Green in Higher Education: Energy Management

Sean O’Connell - Contributing Writer
Posted on Friday 29th May 2009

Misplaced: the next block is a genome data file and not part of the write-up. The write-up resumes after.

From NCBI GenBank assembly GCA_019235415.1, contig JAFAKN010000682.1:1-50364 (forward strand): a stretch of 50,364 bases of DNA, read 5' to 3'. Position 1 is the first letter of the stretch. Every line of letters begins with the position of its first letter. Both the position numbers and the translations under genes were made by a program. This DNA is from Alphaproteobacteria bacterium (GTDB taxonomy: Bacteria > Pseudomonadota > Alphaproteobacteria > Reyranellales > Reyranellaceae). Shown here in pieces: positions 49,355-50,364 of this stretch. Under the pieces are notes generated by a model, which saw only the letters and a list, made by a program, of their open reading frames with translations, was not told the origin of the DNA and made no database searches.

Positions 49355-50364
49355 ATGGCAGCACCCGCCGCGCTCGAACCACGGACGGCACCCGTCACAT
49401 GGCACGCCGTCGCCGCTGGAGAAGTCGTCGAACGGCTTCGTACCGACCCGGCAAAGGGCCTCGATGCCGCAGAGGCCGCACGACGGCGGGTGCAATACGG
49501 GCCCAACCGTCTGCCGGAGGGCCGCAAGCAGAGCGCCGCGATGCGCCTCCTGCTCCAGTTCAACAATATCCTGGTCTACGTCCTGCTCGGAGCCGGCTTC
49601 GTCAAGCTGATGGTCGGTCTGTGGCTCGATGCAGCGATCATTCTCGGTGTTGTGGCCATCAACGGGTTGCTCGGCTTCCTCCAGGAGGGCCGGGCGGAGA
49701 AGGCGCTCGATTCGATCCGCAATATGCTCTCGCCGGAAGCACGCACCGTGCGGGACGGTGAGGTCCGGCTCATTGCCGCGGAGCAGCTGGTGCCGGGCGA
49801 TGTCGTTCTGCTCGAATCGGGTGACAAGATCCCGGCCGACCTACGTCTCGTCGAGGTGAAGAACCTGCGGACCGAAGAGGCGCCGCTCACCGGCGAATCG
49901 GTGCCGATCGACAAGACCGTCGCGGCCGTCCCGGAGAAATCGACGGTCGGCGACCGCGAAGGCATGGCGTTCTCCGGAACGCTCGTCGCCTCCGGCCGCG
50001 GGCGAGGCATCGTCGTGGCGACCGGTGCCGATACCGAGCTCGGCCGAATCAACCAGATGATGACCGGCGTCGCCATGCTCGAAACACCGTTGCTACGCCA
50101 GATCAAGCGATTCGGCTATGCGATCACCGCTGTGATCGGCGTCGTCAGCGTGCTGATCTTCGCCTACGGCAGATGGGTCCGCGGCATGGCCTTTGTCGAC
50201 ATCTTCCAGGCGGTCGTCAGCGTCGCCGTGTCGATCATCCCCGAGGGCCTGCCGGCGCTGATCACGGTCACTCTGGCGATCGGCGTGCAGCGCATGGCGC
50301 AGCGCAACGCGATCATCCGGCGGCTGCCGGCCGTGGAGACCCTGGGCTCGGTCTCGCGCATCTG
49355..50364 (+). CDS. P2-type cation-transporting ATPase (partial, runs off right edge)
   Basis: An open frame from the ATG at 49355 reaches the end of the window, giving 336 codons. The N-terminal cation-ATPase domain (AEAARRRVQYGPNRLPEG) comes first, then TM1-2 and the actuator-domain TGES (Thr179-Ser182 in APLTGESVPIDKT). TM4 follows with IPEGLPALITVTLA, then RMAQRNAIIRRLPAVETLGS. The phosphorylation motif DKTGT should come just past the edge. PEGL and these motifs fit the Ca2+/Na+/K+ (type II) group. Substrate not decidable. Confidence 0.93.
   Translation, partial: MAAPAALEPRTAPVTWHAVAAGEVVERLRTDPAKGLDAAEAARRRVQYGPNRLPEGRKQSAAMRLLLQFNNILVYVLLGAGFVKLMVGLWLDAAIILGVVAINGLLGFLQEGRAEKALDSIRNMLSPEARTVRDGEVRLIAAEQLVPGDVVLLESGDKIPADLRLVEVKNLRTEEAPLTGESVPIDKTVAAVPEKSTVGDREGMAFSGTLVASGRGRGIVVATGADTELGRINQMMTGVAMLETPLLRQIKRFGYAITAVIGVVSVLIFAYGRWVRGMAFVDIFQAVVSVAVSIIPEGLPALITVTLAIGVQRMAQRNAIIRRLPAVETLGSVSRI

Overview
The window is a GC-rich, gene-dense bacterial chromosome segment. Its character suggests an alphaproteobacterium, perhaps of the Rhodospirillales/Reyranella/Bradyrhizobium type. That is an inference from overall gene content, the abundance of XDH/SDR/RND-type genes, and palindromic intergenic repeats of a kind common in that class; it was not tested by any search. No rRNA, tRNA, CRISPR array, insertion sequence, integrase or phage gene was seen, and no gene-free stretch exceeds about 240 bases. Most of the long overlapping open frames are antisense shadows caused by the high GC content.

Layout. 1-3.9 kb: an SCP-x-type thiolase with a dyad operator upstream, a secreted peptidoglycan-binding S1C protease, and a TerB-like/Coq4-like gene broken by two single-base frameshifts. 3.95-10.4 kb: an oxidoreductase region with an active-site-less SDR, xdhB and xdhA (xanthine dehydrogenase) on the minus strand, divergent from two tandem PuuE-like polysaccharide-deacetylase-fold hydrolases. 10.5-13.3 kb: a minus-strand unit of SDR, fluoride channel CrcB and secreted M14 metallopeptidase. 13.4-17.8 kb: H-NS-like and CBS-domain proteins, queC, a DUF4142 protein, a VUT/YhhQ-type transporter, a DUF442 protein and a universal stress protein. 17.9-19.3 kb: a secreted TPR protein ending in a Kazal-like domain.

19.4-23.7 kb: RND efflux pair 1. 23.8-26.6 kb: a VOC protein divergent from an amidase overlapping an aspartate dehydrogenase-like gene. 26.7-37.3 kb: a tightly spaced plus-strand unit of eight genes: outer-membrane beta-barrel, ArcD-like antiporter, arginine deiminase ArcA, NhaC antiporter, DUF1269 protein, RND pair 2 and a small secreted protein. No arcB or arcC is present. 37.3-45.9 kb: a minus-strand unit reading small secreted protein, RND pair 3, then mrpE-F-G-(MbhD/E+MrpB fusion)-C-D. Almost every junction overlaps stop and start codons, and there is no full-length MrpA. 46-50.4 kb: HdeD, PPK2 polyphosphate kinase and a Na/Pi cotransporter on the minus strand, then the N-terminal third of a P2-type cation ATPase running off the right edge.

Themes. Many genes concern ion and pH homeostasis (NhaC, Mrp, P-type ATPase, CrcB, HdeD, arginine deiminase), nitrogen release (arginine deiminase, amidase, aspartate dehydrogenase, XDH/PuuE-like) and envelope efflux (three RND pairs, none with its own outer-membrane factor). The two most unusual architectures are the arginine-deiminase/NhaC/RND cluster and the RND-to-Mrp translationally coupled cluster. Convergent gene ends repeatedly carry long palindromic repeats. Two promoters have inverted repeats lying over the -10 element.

In our region there are many institutions of higher education with “Green” policies. The three institutions that seem to have the most adaptable and most rapidly implementable programs are Temple University, University of Pennsylvania, and Drexel University. Each has a Sustainability Department with some level of authority in enforcing energy policy. The most common policy is the prohibition of incandescent light bulbs. Already illegal in most parts of Europe, these are our old fashion light bulbs that cost around one dollar each. Replacing these with the light bulbs that have a higher upfront cost, LED or fluorescent lights, not only save the amount of energy used to light a bulb, but also cut back on residual heat created by the light. An incandescent light bulb costs around $7.00 a year to keep lit, while an LED or fluorescent light costs around $1.60. There is a huge savings here for Universities and for individuals. These Universities also require quality thermostats and keep in place strict policies on heating and cooling systems. The higher cost of a better thermostat saves energy and makes up for itself in the long run. The policy of Temple University is to keep all occupied rooms around 76 degrees in peak summer hours. In winter 68 is the target temperature. At night all institutions keep temperatures in their buildings around 10 degrees cooler than during the day. This has saved a great deal in energy consumption and costs. Having a higher quality thermostat can give you greater control of temperature and also energy costs. The biggest uses of energy can be our computer, printers, faxes, scanners, and monitors. Another lesson learned from our institutions is keeping all of these devices on a surge protector. Not only does this help if you overload an outlet, but using the switch on the protector to disconnect these devices from the outlet when not in use can save ghost energy costs. It may seem like a pain bending down to flip that switch, but there are surge protectors with a foot switch to power off. Also very important is maximizing the sleep setting on these devices. Having devices in sleep mode for five minutes saves a substantial amount of energy over having them sit on for five minutes. Penn has also started an experiment in student dorms, which involved students monitoring their own energy uses and having it analyzed for saving potential. This project can have some exciting finds when finished. In the next piece we will be looking at some creative ways to recycle and reduce and balance our want of convenience with costs and waste.

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